23 September 1829 – Twenty-eighth entry

Archer is leaving Kentucky and passing into the free state of Indiana…

U.S. Steamer Lexington

Next day proceeded on our way to Lewisville (now called Louisville) a handsome well built business-like place on the Ohio River. Staid sometime in market house which was abundantly supplied with fish, flesh, fruit and vegetables. Supplied ourselves with provisions and left the second town on the Ohio River. Nearly forty steamboats were lying in the river near the town. Crossed the river in a horse boat, with a drunken, ill-mannered unaccommodating and extortionate ferryman. Toll $3.18-3/4. After passing through Shippings-port and Portland we landed in New Albany in Indiana, a finely situated village. A place of some business and which would be important if it were not swallowed up by the start and capitol of Lewisville. Passed 6 miles into Indiana over very steep bad roads. Encamped agter a big rain. The first county after our entrance into the state was Floyd, a rough broken county, heavily timbered with filthy, degraded, laxy population. New Albany is the county town.*

Steamboat plans

What an exciting day this must have been for everyone! The bustling city and its market, with all the steamboats lined up at the levee, waiting to be loaded. Oh how easy it would have been to slip away if you were an enslaved member of the caravan. But wait, we are crossing that beautiful river and proceeding through Indiana – a free state. What that must have felt like to Archer and the others. Not privy to the plans, the enslaved had no control over where they were or where they were going.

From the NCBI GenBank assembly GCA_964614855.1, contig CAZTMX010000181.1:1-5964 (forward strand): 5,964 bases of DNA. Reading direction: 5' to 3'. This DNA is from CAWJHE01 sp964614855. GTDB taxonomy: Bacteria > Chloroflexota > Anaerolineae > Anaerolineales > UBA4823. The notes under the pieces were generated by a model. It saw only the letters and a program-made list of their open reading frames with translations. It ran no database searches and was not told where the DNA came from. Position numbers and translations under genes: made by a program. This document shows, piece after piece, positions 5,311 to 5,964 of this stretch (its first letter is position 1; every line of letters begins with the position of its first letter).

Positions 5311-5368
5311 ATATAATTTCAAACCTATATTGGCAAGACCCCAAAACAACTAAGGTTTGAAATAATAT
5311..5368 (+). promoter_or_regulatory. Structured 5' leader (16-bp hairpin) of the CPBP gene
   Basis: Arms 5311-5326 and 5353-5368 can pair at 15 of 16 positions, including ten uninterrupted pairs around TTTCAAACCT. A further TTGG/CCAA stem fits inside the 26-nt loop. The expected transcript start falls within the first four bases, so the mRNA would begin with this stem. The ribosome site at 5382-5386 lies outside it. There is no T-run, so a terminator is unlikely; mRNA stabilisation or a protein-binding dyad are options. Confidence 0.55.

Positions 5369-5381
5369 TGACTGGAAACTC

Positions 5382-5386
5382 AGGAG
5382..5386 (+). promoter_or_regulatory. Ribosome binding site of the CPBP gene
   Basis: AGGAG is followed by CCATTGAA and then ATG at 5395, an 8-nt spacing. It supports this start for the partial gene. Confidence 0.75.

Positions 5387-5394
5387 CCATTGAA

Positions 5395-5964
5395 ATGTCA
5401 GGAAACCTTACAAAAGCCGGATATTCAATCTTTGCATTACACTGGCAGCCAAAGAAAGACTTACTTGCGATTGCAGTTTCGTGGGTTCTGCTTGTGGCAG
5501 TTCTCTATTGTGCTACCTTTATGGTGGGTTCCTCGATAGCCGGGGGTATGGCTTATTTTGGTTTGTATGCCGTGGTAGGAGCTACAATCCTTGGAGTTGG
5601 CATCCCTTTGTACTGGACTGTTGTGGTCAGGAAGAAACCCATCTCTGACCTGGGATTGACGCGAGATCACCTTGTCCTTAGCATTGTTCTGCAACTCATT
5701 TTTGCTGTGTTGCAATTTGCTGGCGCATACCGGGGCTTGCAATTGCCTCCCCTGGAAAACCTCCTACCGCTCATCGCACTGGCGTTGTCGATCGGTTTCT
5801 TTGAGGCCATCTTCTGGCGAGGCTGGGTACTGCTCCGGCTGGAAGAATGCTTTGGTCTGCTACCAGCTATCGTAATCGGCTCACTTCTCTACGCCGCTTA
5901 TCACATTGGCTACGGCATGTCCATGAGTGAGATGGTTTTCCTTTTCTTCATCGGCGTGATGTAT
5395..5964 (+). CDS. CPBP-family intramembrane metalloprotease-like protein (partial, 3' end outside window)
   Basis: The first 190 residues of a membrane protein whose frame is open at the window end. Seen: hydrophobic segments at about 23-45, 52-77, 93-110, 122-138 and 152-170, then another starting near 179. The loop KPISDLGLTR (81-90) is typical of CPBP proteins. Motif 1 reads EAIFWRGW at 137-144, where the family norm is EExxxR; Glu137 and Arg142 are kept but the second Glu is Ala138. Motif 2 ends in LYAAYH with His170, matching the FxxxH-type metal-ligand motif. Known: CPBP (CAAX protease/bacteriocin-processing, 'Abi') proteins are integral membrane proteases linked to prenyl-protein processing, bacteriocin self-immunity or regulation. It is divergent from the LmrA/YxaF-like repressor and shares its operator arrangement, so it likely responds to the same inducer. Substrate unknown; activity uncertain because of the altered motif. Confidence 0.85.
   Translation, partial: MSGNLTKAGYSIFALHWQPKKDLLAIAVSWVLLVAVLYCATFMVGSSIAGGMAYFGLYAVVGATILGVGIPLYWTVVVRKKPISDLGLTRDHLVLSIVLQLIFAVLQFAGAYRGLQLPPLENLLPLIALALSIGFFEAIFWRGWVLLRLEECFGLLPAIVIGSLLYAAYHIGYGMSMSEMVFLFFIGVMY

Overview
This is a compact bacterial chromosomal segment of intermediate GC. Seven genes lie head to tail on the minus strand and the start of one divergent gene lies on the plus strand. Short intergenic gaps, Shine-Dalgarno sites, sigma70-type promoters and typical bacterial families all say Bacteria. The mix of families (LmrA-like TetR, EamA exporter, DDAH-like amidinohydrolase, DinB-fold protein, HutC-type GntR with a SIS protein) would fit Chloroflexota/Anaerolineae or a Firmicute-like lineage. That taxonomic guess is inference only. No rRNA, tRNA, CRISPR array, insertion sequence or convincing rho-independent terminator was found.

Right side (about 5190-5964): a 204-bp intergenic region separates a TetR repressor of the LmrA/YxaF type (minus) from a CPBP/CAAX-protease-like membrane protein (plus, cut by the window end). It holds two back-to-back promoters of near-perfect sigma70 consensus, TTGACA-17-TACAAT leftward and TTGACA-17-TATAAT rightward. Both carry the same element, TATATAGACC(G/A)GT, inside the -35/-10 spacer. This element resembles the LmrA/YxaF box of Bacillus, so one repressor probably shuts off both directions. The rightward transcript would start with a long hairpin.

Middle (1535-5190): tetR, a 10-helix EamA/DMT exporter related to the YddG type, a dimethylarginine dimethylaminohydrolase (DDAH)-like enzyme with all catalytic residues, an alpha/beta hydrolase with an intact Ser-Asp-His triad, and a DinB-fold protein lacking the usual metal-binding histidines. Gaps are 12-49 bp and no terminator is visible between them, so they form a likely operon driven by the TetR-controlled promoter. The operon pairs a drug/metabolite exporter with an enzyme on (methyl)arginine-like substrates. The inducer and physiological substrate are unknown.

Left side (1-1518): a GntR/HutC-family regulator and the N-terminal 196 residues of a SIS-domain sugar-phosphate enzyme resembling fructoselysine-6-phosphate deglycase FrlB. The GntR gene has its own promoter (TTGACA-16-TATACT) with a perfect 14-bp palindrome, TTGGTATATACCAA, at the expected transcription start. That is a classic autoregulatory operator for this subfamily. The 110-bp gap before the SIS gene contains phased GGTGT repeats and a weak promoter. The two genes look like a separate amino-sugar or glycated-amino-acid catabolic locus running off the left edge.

The Levee, Louisville, Ky.
Digital ID: (digital file from original) det 4a10070 http://hdl.loc.gov/loc.pnp/det.4a10069
Reproduction Number: LC-DIG-det-4a10069 (digital file from original) LC-DIG-det-4a10070 (digital file from original)
Repository: Library of Congress Prints and Photographs Division Washington, D.C. 20540 USA http://hdl.loc.gov/loc.pnp/pp.print
Library of Congress

Days are growing shorter, and Missouri is steadily coming closer…They have been traveling for weeks…

*This is the journal of William Campbell (1805-1849) leading four families from Lexington, in Rockbridge County, Virginia to St. Charles County Missouri, written in 1829. This journal is located in the collections of the Leyburn Library, Special Collections and Archives, located at the Washington and Lee University, in Lexington, Virginia, and for which we are deeply indebted to Lisa McCown. Editor is Dorris Keeven-Franke.

Next journal entry is September 24, 1829

https://archeralexander.wordpress.com/2020/09/24/24-september-1829/

2 thoughts on “23 September 1829 – Twenty-eighth entry

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